11, May 24th, he tells of a trip to the Kalehi Valley, and through historic points. At one place he looked from a precipice over which old Kamehameha I. drove the army of Oahu, three-quarters of a century before.

The vegetation and glory of the tropics attracted him. "In one open spot a vine of a species unknown had taken possession of two tall dead stumps, and wound around and about them, and swung out from their tops, and twined their meeting tendrils together into a faultless arch. Man, with all his art, could not improve upon its symmetry."

He saw Sam Brannan's palace, "The Bungalow," built by one Shillaber of San Francisco at a cost of from thirty to forty thousand dollars. In its day it had outshone its regal neighbor, the palace of the king, but had fallen to decay after passing into Brannan's hands, and had become a picturesque Theban ruin by the time of Mark Twain's visit.

In No. 12, June 20th (written May 23d), he tells of the Hawaiian Legislature, and of his trip to the island of Maui, where, as he says, he never spent so pleasant a month before, or bade any place good-by so regretfully.

In No. 13 he continues the Legislature, and gives this picture of Minister Harris: "He is six feet high, bony and rather slender; long, ungainly arms; stands so straight he leans back a little; has small side whiskers; his head long, up and down; he has no command of language or ideas; oratory all show and pretence; a big washing and a small hang-out; weak, insipid, and a damn fool in general."

In No. 14, June 22d, published July 16th, he tells of the death and burial ceremonies of the Princess Victoria K. K., and, what was to be of more importance to him, of the arrival of Anson Burlingame, U. S. Minister to China, and Gen. Van Valkenburgh, U. S. Minister to Japan. They were to stay ten or fourteen days, he said, but an effort would be made to have them stay over July 4th.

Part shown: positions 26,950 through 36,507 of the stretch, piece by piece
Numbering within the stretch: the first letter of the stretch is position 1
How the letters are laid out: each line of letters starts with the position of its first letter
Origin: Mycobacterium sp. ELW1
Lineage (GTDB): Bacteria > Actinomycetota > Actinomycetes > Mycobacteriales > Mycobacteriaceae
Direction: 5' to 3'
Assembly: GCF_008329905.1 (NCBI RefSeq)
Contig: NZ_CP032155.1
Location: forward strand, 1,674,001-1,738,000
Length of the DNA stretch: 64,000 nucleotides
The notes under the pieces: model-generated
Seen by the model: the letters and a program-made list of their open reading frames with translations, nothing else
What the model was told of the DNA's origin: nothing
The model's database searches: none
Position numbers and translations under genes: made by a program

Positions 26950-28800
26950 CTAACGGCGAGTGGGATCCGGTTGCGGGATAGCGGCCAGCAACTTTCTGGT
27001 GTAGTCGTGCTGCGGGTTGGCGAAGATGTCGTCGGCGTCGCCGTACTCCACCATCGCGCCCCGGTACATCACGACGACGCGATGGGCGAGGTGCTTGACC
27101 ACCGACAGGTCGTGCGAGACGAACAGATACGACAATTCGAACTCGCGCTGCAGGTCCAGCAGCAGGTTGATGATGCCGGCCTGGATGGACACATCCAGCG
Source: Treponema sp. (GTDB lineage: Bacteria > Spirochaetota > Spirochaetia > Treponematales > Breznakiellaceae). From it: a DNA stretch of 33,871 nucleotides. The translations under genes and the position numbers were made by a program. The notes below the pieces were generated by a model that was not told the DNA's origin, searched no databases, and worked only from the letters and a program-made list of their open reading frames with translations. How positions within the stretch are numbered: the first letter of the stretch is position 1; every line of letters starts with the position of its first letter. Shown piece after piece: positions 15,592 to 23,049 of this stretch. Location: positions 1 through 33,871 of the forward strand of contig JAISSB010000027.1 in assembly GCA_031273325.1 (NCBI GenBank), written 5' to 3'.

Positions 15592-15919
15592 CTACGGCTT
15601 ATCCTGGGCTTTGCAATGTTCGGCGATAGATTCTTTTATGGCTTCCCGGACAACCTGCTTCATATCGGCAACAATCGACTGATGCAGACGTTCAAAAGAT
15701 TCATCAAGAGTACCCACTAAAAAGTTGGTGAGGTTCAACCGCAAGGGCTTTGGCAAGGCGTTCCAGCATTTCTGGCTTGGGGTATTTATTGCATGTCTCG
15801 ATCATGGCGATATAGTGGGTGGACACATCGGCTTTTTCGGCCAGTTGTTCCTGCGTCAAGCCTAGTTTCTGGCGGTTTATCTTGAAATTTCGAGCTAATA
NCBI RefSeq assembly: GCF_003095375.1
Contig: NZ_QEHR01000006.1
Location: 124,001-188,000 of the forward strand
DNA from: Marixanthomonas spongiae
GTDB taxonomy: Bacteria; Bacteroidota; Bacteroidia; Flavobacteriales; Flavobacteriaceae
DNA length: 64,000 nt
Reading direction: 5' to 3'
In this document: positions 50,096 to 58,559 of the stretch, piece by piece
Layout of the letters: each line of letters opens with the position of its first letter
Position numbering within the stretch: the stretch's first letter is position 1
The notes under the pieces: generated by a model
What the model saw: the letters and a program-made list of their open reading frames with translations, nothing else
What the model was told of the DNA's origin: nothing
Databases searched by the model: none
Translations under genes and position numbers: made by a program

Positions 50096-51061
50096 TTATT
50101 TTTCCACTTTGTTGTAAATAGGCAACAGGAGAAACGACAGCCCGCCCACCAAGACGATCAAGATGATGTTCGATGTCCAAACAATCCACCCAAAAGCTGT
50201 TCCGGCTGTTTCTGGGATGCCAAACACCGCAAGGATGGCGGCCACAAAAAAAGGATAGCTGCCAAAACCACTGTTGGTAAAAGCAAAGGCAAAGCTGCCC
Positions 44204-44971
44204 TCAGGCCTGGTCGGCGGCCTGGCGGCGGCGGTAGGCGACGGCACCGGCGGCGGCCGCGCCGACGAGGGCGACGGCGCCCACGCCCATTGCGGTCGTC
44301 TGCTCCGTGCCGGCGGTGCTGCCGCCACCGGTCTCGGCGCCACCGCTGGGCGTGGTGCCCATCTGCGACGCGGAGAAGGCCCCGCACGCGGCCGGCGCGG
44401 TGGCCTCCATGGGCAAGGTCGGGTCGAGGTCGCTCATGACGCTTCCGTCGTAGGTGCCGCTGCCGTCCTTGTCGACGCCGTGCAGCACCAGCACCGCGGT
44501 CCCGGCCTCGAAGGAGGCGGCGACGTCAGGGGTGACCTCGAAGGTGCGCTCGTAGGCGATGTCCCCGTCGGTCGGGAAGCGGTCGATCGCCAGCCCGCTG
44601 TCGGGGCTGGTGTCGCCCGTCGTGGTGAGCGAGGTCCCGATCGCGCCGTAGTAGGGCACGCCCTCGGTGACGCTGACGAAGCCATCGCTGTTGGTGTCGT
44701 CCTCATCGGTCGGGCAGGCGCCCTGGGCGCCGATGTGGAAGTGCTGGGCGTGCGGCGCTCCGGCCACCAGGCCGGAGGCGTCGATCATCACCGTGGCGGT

Speaking of Burlingame: "Burlingame is a man who could be esteemed, respected, and popular anywhere, no matter whether he was among Christians or cannibals." Then, in the same letter, comes the great incident. "A letter arrived here yesterday, giving a meagre account of the arrival, on the Island of Hawaii, of nineteen poor, starving wretches, who had been buffeting a stormy sea, in an open boat, for forty-three days. Their ship, the Hornet, from New York, with a quantity of kerosene on board had taken fire and burned in Lat. 2d. north, and Long. 35d. west. When they had been entirely out of provisions for a day or two, and the cravings of hunger become insufferable, they yielded to the ship-wrecked mariner's fearful and awful alternative, and solemnly drew lots to determine who of their number should die, to furnish food for his comrades; and then the morning mists lifted, and they saw land. They are being cared for at Sanpahoe (Not yet corroborated)."

The Hornet disaster was fully told in his letter of June 27th. The survivors were brought to Honolulu, and with the assistance of the Burlingame party, Clemens, laid up with saddle boils, was carried on a stretcher to the hospital, where, aided by Burlingame, he interviewed the shipwrecked men, securing material for the most important piece of serious writing he had thus far performed. Letter No. 15 to the Union--of date June 25th--occupied the most of the first page in the issue of July 19. It was a detailed account of the sufferings of officers and crew, as given by the third officer and members of the crew.

From letter No. 15:

In the postscript of a letter which I wrote two or three days ago, and sent by the ship "Live Yankee," I gave you the substance of a letter received here from Hilo, by Walker Allen and Co., informing them that a boat, containing fifteen men in a helpless and starving condition, had drifted ashore at Sanpahoe, Island of Hawaii, and that they had belonged to the clipper ship "Hornet"--Cap.

Mark Twain
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